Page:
Workers at Farmington hospital thankful staff received COVID-19 vaccine
Hospital received 975 doses of the Pfizer and BioNTech vaccine
- New Mexico received 17,550 doses in the first wave of distribution across the state.
- Healthcare workers on the frontline who are at high to medium risk of exposure while working with COVID-19 patients were vaccinated in the first tier.
- The vaccine must be stored at minus 70 Celsius, housed in ultra-cold freezers to store it.
FARMINGTON — San Juan Regional Medical Center health care workers who have been on the frontline treating COVID-19 patients received good news this week as the first order of a COVID-19 vaccine was offered to frontline staff.
The 975 doses of the vaccine earmarked for the hospital arrived on Dec. 15, just days after the U.S. Food and Drug Administration authorized emergency use of the Pfizer Inc. and BioNTech coronavirus vaccine on Dec. 11.
New Mexico received 17,550 doses in the first wave of distribution across the state.
Staff at the Farmington hospital have received the first of two doses of the vaccine. The second doses will be administered in three weeks.
The State of New Mexico has a tier system by which the vaccine is being distributed.
Healthcare workers on the frontline who are at high to medium risk of exposure while working with COVID-19 patients were vaccinated in the first tier, the Associated Press reported.
The next set of individuals to receive the vaccine include residents and staff at long-term care facilities including nursing homes.
Mark Winters, a SJRMC pharmacist and pharmacy manager, told The Daily Times that he felt like a burden had been lifted off his shoulders as a lot of work went into getting the vaccine from Pfizer, through multiple levels of government down to the hospital.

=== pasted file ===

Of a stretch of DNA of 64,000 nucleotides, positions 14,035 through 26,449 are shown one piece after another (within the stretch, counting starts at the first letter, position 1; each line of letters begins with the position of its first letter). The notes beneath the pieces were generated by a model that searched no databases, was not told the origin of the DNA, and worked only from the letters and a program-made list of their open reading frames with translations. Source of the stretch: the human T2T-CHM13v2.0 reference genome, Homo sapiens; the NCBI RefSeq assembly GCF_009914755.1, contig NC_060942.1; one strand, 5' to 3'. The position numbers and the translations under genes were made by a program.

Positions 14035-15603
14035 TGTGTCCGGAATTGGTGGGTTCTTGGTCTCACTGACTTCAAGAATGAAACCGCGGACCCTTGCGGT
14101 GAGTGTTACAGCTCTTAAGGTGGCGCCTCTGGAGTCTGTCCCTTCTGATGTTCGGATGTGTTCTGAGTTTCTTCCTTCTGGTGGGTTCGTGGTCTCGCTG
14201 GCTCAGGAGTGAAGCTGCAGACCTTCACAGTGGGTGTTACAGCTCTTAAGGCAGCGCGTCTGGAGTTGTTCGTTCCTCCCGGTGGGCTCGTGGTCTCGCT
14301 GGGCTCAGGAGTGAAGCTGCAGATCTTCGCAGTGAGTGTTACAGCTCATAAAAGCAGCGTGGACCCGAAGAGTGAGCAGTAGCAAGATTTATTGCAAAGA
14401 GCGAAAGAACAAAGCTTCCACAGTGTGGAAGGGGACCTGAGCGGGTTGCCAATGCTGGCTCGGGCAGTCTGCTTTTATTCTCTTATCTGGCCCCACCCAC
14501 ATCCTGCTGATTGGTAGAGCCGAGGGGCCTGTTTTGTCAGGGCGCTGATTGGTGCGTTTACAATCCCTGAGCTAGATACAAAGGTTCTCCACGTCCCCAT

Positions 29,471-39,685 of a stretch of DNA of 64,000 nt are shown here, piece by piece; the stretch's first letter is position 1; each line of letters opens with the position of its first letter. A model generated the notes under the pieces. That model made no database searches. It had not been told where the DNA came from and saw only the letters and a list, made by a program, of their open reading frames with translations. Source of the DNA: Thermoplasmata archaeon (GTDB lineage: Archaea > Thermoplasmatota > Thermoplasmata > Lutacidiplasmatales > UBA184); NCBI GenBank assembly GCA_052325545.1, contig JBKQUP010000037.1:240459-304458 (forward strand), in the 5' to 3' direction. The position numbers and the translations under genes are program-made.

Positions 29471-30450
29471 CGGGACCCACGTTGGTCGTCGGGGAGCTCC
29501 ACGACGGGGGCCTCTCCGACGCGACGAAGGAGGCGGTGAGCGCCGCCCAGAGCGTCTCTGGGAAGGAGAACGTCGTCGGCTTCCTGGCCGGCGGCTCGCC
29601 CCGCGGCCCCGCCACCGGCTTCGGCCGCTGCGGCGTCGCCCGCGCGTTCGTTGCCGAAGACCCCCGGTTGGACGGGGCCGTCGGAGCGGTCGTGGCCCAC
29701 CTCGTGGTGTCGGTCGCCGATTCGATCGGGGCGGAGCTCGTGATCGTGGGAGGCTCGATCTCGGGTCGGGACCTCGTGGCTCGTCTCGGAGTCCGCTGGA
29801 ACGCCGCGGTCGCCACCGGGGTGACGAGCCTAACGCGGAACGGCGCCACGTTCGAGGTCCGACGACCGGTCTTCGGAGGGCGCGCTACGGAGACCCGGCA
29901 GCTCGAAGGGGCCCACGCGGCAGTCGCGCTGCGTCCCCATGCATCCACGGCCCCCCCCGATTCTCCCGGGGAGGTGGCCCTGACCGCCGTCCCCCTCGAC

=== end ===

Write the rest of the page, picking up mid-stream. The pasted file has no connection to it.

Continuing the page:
“I feel a lot better that we got our first shipment and I had great anticipation for that to show up,” Winters said.
The vaccine must be stored at minus 70 Celsius with the use of ultra-cold freezers to store it.
Winters got his first dose of the vaccine on Dec. 16 and the hospital hopes to make sure hospital workers who want the vaccine can get it. There is no requirement for hospital workers to take the vaccine.
“It is an extremely stressful situation that we have dealt with,” Winters said of treating COVID-19 patients.
Brad Greenberg, emergency medicine physician and medical director of emergency preparedness, told The Daily Times the vaccine is an amazing product of science.
“It really is an incredible development to be done so quickly with such thorough study in a way that they didn't cut any corners,“ Greenberg said. “They did what they usually do but faster.”
Greenberg, one of the hospital’s incident commanders for the COVID-19 response, said the vaccine offers a lot of hope for healthcare workers nationwide.
The hospital is expecting at least one shipment of vaccines a week for three weeks, according to Greenburg.
There are still some basic science questions Greenberg had about the Pfizer vaccine.
Those questions including how long the vaccine will offer protection from COVID-19 and if booster shots will be needed to continue offering protection.
For Winters, patients who are breastfeeding or pregnant should talk to their provider to see if they are an ideal candidate for the vaccine.
Both Winters and Greenburg wanted to stress while it’s ok to enjoy the hopefulness of the vaccine, it’s important the community remains disciplined in COVID-19 safe practices until it can navigate out of the pandemic.
Joshua Kellogg covers breaking news for The Daily Times. He can be reached at 505-564-4627 or via email at firstname.lastname@example.org.
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